Horizon at Sandy Point

Tuesday, October 12, 2010

Future food

The future is not in the schoolbags. It is not in the laptops. The future is in the hearts and minds and hands of young people like these all over Trinidad and Tobago. It's not in the bright children. Nor is it not in the "duncy form one students." It is in the trust and bright hope and eagerness to be taught that is here to be nurtured, and especially here in children who have made the Atlantic Seeds of Hope experiment a success in southwest Trinidad.

Children from Rancho Quemado show off their vegetable seedlings
Just look at the pride with which they prepare the plants which will represent their contribution to World Food Day in mid October. It is part of the tradition among the 4Hers to give away food plants and vegetable seedlings at this time - their thanksgiving gesture for the bounty they receive when they learn to germinate seeds, see them grow, flower and fruit, and care for home and school gardens.

Recently, they have also learned the rudiments of permaculture: of growing complementary plants to provide food for humans as well as other species - birds, wildlife, even insects - while maintaining the richness and integrity of the soil. They learned the importance of keeping waterways clean, to nourish the earth and their own communities. They learned the value of re-using, re-cycling and reducing the impact of their own lives upon the earth. They understand the carbon cycle and how every tree planted makes a contribution to offset what we produce through industry and daily living. And in the cycles of seasons - wet and dry, flowering, fruiting and returning to seed - they are acclimatised to growing, attuned to patience, and intuit that loving and caring produce the best and sweetest fruit.

A tree planting festival with the children of Salazar Trace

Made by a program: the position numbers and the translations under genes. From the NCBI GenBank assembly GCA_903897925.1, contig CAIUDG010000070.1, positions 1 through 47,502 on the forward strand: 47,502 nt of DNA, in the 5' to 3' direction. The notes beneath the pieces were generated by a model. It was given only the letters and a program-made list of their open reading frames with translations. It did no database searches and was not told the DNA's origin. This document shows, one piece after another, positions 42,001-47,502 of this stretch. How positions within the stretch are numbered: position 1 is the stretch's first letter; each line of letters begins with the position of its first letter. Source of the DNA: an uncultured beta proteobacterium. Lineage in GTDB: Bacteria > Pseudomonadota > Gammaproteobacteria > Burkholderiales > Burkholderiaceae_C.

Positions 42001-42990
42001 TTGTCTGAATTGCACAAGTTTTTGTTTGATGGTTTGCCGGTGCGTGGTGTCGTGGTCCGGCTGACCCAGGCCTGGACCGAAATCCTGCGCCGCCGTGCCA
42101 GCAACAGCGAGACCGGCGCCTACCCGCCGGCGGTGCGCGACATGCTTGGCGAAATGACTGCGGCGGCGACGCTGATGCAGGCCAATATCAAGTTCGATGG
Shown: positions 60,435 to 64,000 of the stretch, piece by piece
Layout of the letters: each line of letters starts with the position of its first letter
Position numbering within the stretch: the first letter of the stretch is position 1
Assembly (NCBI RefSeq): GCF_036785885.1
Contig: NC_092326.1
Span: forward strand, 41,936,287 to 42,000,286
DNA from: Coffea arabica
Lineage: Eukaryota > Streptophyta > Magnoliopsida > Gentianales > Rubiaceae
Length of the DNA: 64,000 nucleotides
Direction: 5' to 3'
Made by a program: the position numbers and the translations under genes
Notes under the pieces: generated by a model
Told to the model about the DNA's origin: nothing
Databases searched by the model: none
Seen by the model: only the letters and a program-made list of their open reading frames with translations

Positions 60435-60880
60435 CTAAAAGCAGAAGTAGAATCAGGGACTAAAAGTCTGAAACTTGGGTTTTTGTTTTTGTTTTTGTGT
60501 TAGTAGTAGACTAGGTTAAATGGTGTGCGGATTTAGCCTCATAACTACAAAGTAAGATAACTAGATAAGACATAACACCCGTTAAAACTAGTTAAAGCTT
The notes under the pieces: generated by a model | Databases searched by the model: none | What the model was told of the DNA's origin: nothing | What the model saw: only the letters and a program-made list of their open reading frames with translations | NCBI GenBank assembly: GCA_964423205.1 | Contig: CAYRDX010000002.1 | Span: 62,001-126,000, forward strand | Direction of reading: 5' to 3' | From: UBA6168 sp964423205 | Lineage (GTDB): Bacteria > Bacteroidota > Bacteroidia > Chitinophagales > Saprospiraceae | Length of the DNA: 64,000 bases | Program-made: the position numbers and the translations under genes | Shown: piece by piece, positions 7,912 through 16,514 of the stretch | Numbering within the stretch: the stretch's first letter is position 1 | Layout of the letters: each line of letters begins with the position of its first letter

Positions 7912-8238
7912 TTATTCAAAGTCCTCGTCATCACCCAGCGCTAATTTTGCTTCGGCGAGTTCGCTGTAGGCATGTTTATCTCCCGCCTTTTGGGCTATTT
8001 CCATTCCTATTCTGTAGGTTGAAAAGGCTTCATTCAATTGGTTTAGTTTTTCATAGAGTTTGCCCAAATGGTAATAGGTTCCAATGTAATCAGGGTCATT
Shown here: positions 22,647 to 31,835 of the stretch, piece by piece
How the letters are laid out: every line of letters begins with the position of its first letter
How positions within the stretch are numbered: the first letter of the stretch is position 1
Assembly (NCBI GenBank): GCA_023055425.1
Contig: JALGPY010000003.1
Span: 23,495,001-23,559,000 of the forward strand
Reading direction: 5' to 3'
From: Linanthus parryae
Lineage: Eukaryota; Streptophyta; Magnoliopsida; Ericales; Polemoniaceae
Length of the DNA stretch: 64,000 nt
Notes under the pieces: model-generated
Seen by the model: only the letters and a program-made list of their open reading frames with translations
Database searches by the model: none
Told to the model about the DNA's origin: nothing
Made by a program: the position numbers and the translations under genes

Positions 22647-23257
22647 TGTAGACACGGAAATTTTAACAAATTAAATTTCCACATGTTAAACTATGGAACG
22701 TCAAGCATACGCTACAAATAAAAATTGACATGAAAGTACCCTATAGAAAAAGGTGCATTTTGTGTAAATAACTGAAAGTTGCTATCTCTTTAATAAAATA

Here is the future we cultivate with "seeds of hope:" farmers, scientists, sportsmen, doctors, teachers, fathers, mothers, engineers, the kind of leaders who will ensure that there is not just a bright future, but that there is food.

Bodi seedlings

Butter stick cassava

Cucumber seedlings
Learning to plant leads to reaping and cooking and eating...
(Photos by Jenny Ramjattan, coordinator of 4H in southwest Trinidad)


  1. This looks like a great programme! I belonged to two 4H clubs as a child, the 4H Sewing Club, and the 4H Beef club. Both were very practical in nature and they taught skills! We actually got to 'do' something!

    So many programmes for children, especially in schools, have nothing for the children to actually 'do'. And that is the age where children are so anxious to do and to act.

    I agree with your article completely!

  2. Yes, I also think that it's a great incentive for the children, it makes them aware of one of the important things in life,...which in a way has a been a bit forgotten....taken over by the 'easy way', like technology, mobile, etc.

    That's why I think at school , they should also be taught things like cooking, sewing, dancing, music appreciation......I remember at Bishop's we had these classes, and I consider myself lucky to be at school at that time.

    Maybe things would go back to that,....I hope so anyway........

  3. Bunty reminds us that the fertility of the soil is a gift that we should cherish: "And never forget that it is the soil of our islands that makes this all possible. We have to nurture and preserve it and really get to know it, so that when we are gone, the next generation can take it over."